Nothing beats that feeling of finishing a workout drenched in sweat — a sign of an intense workout and pushing your body to the max. But, have you ever wondered if there is any link between sweating and weight-loss? More specifically, does sweating indicate we are losing fat or are we just losing water weight in our body’s bid to keep up cool, as we crank the heart-rate up in a workout? While there are those, who break a sweat as soon as the warm-up starts there are also those out there who don’t, and what does that mean for them?
Though sweat is one of many indicators that your metabolism shifting into fat-burning mode, it’s not the only one. Also, your scale isn’t always a reliable measure of progress nor one of sustainable weight-loss success as your scales won’t tell you what type of weight you are losing. Remember, losing weight is one thing, but losing fat is another.
Sweating and weight-loss, what’s the deal?
Of course, there is indeed a link between sweating and weight-loss. When you sweat in the short term you’re probably losing water-weight rather than fat. When you perspire, your body predominantly sweats out water through your pores to cool you down and maintain your core temperature. As water is weighty, it’s normal to notice the number on the scale sinking after a hot and sweaty workout session.
However, this will happen anyway even if you don’t workout and sweat because you happen to be hot — this doesn’t necessarily mean you’re burning calories. Relaxing in a sauna or sunbathing at the beach on a warm, sunny day will also result in losing water weight as you perspire to cool down. Now before you hit the sauna to sweat it out, know that this water weight will return as soon as you go about your daily routine, drink water, eat a meal, etc.
Observing both sweating and weight-loss doesn’t automatically mean that you’re losing body fat. Moreover, your body doesn’t need to work that hard (i.e. burn calories) to sweat, but on the other side of the temperature regulation spectrum, it will use up a lot of calories to keep you warm when it’s cold, even if you aren’t doing anything e.g. when your body shivers.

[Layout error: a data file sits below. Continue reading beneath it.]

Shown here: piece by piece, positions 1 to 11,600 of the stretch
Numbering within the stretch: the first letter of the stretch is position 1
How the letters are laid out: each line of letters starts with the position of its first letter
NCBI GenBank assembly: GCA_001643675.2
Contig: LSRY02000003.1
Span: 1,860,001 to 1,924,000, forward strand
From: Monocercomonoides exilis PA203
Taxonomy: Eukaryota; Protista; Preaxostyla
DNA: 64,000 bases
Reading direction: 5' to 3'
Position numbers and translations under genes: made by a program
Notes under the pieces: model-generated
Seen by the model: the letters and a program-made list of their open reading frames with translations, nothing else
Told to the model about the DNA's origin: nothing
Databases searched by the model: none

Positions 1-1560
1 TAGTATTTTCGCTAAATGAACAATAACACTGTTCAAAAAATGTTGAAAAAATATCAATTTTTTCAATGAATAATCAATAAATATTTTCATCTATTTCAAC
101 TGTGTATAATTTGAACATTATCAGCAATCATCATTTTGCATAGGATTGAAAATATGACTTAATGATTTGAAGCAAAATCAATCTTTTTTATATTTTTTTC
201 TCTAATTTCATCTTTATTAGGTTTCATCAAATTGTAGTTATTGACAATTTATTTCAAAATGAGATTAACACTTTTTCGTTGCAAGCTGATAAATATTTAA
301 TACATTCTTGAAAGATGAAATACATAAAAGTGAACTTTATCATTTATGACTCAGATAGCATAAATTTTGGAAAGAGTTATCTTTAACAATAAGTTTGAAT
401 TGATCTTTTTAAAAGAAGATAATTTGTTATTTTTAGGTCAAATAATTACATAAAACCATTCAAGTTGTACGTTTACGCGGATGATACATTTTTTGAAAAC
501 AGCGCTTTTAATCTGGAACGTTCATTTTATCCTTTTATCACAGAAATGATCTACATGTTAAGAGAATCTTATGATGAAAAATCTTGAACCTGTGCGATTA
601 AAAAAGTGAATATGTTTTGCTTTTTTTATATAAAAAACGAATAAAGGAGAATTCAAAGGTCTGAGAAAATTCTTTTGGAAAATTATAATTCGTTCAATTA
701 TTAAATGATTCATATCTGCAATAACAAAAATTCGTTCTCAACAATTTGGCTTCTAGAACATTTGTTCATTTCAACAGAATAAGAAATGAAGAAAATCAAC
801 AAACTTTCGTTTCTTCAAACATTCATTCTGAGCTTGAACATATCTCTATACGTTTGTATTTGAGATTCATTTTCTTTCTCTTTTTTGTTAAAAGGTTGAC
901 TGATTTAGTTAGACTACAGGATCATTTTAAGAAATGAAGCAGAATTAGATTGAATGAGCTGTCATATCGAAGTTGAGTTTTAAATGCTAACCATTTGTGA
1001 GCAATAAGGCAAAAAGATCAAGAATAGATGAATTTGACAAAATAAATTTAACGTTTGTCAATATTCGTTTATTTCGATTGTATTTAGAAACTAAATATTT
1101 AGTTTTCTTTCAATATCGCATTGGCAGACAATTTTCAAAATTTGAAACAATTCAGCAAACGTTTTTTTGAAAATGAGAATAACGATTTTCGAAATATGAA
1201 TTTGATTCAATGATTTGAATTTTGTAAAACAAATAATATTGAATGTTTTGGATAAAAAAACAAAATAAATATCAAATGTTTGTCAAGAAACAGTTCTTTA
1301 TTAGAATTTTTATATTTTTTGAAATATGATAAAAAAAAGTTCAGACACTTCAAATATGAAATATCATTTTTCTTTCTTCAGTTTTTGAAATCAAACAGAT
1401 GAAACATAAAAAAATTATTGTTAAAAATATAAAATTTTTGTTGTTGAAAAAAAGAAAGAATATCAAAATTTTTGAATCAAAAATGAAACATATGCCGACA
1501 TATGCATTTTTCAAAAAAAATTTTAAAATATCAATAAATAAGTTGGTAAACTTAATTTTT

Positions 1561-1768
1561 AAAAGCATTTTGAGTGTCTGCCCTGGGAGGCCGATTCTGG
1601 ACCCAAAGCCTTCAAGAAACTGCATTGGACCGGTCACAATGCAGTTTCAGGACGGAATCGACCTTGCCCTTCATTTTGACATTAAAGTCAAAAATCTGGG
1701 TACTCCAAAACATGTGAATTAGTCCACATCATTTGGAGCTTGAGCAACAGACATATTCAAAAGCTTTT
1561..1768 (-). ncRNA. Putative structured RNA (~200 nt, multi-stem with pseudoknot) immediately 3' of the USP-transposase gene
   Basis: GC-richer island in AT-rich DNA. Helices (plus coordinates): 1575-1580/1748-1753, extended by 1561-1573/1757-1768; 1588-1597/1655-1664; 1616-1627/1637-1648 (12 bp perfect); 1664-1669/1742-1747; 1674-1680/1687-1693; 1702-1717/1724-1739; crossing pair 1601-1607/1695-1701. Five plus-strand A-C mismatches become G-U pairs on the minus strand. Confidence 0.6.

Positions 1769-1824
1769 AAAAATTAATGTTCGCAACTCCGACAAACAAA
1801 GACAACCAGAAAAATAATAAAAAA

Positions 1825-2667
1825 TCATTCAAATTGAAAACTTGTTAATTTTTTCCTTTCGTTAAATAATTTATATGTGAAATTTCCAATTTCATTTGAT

Not sweating after a workout, should I be worried?
Not at all. We touched on the importance of sweating, as it allows our body to thermoregulate and maintain a steady internal temperature. Evaporative heat loss, that’s science speak for sweating during exercise or exposure to hot environments, is possible thanks to our eccrine glands. Distributed over nearly our entire body the number of these sweat glands can vary greatly, ranging from 1.5 to 4 million. As each person’s body is different, some people will have bigger and more sweat glands while others will have smaller ones and fewer of them. The result is some people perspire more and quicker than others.
Our sweat response when exercising involves a wide range of factors such as resting skin or core temperature and non-thermal factors, like how our brain perceives temperature via special receptors. These receptors all have the ability to modulate your sweat rate. Perspiration is individual and rooted in your physical workload and how hot or cold your environment may be.
That being said, there is a link between the amount of sweat and exercise intensity. The more intense the physical activity is, the more you should sweat. So the answer here is also yes — you should sweat at least a little during or after an intense workout.
I’m sweating a lot during and after a workout, is that ok?
Just how much you sweat is influenced by how long you train and how hot the environment you train in is — think of Hot Yoga for example. If you train intensely for less than 30 minutes in a well-ventilated gym, then it’s normal to expect a small amount of sweat. But, if you take part in a 10km marathon in the middle of a hot summer’s day, you should expect to sweat way more.
Though your body thermoregulates automatically on its own, there are a few things you can do to help support body to avoid overheating:
Stay hydrated: Drink plenty of water distributed evenly throughout the day.
Wear breathable clothes: Train in comfortable apparel that is light, and airy when you train and are in warmer settings.
Keep skin exposed to air: This will help you wick away sweat more easily.
Choose ventilated places: When you train, do it in a cool, well-ventilated environment, and avoid training in direct sunlight.
When you think about losing weight, be it water-weight or fat-loss, the thought of losing something of any kind is a little counterproductive and has a negative connotation. As our brain is programmed to respond to gain over loss, you probably want to reframe the way you think about physical activity in a more positive light. Tell yourself that your post-workout sweat-soaked body is evidence of a hard workout where you are gaining confidence, getting stronger and finally feeling happier! Shift your focus away from losing weight to improving your long-term health and quality of life.